I don’t know anything about you except what you just wrote, but I’m pretty sure you are going to live the rest of your life wondering if you should write a book until you write a book.

      Just because one person has told you you’re a good writer doesn’t mean you should write a book. And just because a bunch of people have told you that doesn’t mean anything either. I mean, I’m sure it makes you feel good…and it should! Encouragement like that is wonderful and you should take it to heart.

      But writing a book is a huge commitment of time and energy and passion. So much so that you need to remember you’re not doing it for your college professors or for anyone else other than yourself. To be blunt, they don’t care if you write a book.

      Whether or not you need this course, I can’t say. But whether or not you need to write a book seems clear. You’re scared because writing a book is hard work and it’s something that’s always been inside of you. Make this the year you do it, otherwise you will be asking the same questions in 2016, 2017, 2018, and so on…

      And if this course gives you the best chance for success, which I think it does, then it’s probably not a waste of money at all. But whether you sign up or not, I really hope you start that book this year!

      The worst thing that could happen is that you write a book and it is not very good or no one reads it. But guess what, you still wrote a book! What an accomplishment! (and I bet book #2 will be even better!)

      [/My two cents]

  4. marc

    Jon, i’m now on year 4 of a book that i’m writing about dating and relationships and you’ve been a big inspiration for me for not giving up on it. I don’t know when i’ll finish, but i’m enjoying every page of it. I worked at a christian bookstore for 2 plus years and read everything on the shelf in that category and didn’t see one that i liked and so i decided i’d tackle it just for fun. if anything, i want it to be a resource for my youth group if it doesn’t get published.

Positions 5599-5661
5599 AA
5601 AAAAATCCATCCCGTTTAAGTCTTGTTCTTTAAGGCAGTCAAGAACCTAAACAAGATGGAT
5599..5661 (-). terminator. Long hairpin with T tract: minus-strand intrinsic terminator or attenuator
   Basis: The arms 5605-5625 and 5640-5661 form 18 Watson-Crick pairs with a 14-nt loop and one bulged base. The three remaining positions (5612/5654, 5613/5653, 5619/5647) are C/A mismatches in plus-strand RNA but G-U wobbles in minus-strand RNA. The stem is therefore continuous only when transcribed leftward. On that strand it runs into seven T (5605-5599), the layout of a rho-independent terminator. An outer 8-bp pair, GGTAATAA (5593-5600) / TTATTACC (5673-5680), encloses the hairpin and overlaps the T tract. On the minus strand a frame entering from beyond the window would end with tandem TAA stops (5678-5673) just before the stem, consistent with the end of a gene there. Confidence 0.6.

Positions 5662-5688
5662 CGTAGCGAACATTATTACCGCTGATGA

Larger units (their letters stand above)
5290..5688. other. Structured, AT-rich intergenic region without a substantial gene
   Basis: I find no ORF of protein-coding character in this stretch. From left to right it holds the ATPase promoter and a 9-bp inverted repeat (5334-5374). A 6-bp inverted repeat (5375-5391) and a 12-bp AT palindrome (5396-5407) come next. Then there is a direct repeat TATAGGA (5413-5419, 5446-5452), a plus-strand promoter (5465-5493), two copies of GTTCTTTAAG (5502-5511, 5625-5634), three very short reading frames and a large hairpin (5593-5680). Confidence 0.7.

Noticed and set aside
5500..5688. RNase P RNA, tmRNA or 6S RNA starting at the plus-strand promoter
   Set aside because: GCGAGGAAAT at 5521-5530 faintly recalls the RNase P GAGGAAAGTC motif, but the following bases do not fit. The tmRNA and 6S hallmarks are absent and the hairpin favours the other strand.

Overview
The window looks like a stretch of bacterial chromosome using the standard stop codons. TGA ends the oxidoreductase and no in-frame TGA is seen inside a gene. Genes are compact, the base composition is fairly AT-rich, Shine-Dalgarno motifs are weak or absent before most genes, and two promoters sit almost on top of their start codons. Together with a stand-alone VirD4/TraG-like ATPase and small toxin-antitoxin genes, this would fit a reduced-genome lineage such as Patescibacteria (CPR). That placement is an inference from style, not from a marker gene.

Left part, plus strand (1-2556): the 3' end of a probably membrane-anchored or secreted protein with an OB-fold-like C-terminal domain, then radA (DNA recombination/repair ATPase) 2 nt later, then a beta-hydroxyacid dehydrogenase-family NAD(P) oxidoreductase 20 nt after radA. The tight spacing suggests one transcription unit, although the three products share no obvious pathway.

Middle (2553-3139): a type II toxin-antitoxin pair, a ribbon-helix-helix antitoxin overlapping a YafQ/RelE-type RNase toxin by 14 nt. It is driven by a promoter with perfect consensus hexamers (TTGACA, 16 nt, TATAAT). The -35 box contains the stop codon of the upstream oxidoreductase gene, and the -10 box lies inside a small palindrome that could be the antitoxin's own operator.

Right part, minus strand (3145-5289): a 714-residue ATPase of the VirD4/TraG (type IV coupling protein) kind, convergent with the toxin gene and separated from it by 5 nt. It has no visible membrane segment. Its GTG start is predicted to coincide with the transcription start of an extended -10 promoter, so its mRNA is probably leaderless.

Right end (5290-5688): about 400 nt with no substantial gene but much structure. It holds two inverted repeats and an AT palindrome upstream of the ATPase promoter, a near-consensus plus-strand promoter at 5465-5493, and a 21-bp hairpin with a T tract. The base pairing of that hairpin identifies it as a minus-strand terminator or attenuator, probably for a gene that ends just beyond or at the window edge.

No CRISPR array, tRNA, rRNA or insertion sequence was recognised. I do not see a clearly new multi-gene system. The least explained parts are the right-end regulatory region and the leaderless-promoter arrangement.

God bless!

  5. KC

    Dang! This sounds awesome. I’ve gone through some courses before and appreciate the long-term community that follows after the course content is complete. A 46-week course with this group of authors is intense. Looking forward to checking it out.

    P.S. I think the Twitter advice character limit applies to a lot of questions. 🙂

  6. Ok, I’m going against the grain here, and I’m going to say there are numerous reasons why you shouldn’t write a book. But I’ve come up with the top 5… Check out my blog post on this, along with the one reason why you should pursue writing a book, and if you’re still determined to go ahead, then go for it! http://anniecarter.com/2014/01/22/5-reasons-why-you-shouldnt-write-a-book-and-the-1-reason-why-you-should/

  7. Chuck Ellison

    Jon,
    I just finished reading “Start” and have enjoyed it a lot. It is now considered to be my #2 book on my best read books. Stephen Covey’s “Seven Habits” is the only book in front of it (outside of the Bible). I believe that puts you in with some pretty good company. I’d recommend anyone to read your book first mainly because it is a lot shorter and easier reading than the “Seven Habits” book.

    I have written to the Dave Ramsey organization twice now only to find out that you are no longer with them. I was sorry to hear about you leaving and they said that they regretted your having made the decision to leave as well.

    I was seeking some advice about starting a Blog but you have already answered that question about “Platform”. I thank you for that advice.

    Keep up the good work and “I’ll be keeping an eye on you”.

  8. for the record, unibroweddalailama.com is available.

  9. This looks fantastic. Do you have any tips on getting a writing schedule? I’m trying to start blogging everyday but I’m kind of struggling getting in a good rhythm.

  10. Brandi

    The video, “Thoughts on your marketing campaign with Crystal Paine:” was like an answer to my prayers for “wisdom and discernment for next steps.” It was EXACTLY what I needed to hear. Hearing this short bit alone is sure to save me from many of the rookie mistakes that I was blindly heading for.

    Thank you so much for this network connection.